In his Psychology Today article “What’s in a Kiss?,” psychology professor Noam Sphancer explores “the kiss as ambassador and spy in sexual politics.” In this second posting on kissing abridged from his original article, Shpancer notes an interesting set of research findings related to gender differences in attitudes and expectations about kissing.
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Several years ago, Robert Gallup (University of Albany) and his colleagues interviewed a thousand young Americans on the subject of kissing. The women participants ranked the kiss as more important in both short- and long-term relations. Men rated kissing as decreasing in importance over the duration of a relationship. Half of the men (compared to only 14% of women) said they would have sex with someone without kissing them first.
Both men and women reported that a good kiss was not, in and of itself, sufficient reason to develop a romantic relationship. But women in the study reported that the smell and taste of their kissing partner weighed heavily in their decision to continue kissing and to pursue a relationship. For the women, an unsuccessful first kiss could eliminate a potential partner from contention.
Gallup’s study also showed that men sexualized the kiss more than women. Men routinely expect that kissing will lead to intercourse, and feel more entitled to expect intercourse after kissing (particularly after “a good kiss”). Women reported often feeling pressured by men to engage in kissing, and after kissing pressured to engage intercourse.
In 2013, British researchers Rafael Wlodarski and Robin Dunbar of Oxford University published a study of more than 900 participants. Like Gallup and colleagues, they found that women attributed more emotional significance to kissing than did men; they were more likely to view kissing as an aid to, and expression of, relationship intimacy. The researchers found that women (at the beginning of a relationship) value a kiss more if they are ovulating, suggesting that kisses are used to collect information on the fitness of potential mates.
Another interesting nuance: Men and women who rated themselves as more attractive and who had more sexual experiences rated the kiss as more important, suggesting the use of kissing as a tool for mate selection and sexual seduction.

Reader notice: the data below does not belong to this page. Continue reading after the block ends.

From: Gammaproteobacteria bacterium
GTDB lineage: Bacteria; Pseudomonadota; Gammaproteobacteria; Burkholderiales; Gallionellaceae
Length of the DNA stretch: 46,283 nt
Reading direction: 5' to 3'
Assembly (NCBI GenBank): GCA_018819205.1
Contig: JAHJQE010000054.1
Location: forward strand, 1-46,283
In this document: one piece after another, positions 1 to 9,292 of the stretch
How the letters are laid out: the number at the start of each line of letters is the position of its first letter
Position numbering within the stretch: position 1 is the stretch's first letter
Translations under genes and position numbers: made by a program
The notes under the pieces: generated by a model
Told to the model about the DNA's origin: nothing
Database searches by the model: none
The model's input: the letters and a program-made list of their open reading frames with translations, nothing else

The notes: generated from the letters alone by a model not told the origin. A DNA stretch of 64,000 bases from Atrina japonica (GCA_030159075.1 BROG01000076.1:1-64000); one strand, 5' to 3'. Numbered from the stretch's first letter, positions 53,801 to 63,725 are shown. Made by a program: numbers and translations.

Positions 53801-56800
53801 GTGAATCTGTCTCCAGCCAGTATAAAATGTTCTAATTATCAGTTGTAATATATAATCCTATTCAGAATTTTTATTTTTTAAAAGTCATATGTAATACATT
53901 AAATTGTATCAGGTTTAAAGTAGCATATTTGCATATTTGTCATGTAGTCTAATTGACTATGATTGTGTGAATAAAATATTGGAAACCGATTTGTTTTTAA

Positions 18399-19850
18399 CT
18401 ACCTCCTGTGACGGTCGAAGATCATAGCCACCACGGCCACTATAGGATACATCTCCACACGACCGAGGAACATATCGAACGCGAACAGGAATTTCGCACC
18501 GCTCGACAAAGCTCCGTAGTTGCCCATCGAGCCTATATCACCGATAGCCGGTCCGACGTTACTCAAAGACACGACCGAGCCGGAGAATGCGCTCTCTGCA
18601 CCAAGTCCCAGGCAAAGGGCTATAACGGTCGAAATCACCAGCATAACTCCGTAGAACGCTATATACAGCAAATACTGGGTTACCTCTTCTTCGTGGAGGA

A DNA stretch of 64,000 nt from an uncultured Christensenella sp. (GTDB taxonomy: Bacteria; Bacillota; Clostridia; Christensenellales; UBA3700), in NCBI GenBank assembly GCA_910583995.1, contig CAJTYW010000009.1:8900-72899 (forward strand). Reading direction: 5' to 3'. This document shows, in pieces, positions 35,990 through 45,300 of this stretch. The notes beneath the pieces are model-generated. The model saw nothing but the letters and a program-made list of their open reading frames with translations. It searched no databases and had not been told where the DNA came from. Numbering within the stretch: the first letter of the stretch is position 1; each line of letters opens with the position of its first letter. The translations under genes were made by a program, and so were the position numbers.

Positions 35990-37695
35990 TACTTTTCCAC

As regards short-term casual relations, participants found kissing more important before intercourse than during or after. For serious, long-term relationship, kissing before, during, and after sexual intercourse was deemed equally important.
Several years ago, family communcations scholar Kory Floyd and his colleagues at Arizona State University explored the role of kissing in improving the quality of long-term relationships. The researchers randomly assigned 52 participants (all involved in long-term relationships) to one of two groups and instructed the members of the experimental group to kiss their partners more frequently for a period of six weeks. Blood tests and questionnaire data collected before and after showed that members of the experimental group experienced decreased cholesterol, decreased stress, and improved quality of relationship.
Researcher Wendy Hill of Lafayette College in Pennsylvania similarly found that kissing for fifteen minutes led to a significant decline in the level of stress hormone cortisol in her study’s participants.
“Kisses are a better fate than wisdom,” wrote the poet e.e.cummings. Go to it!
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See also: What’s in a Kiss? Part 1 (Noam Sphancer)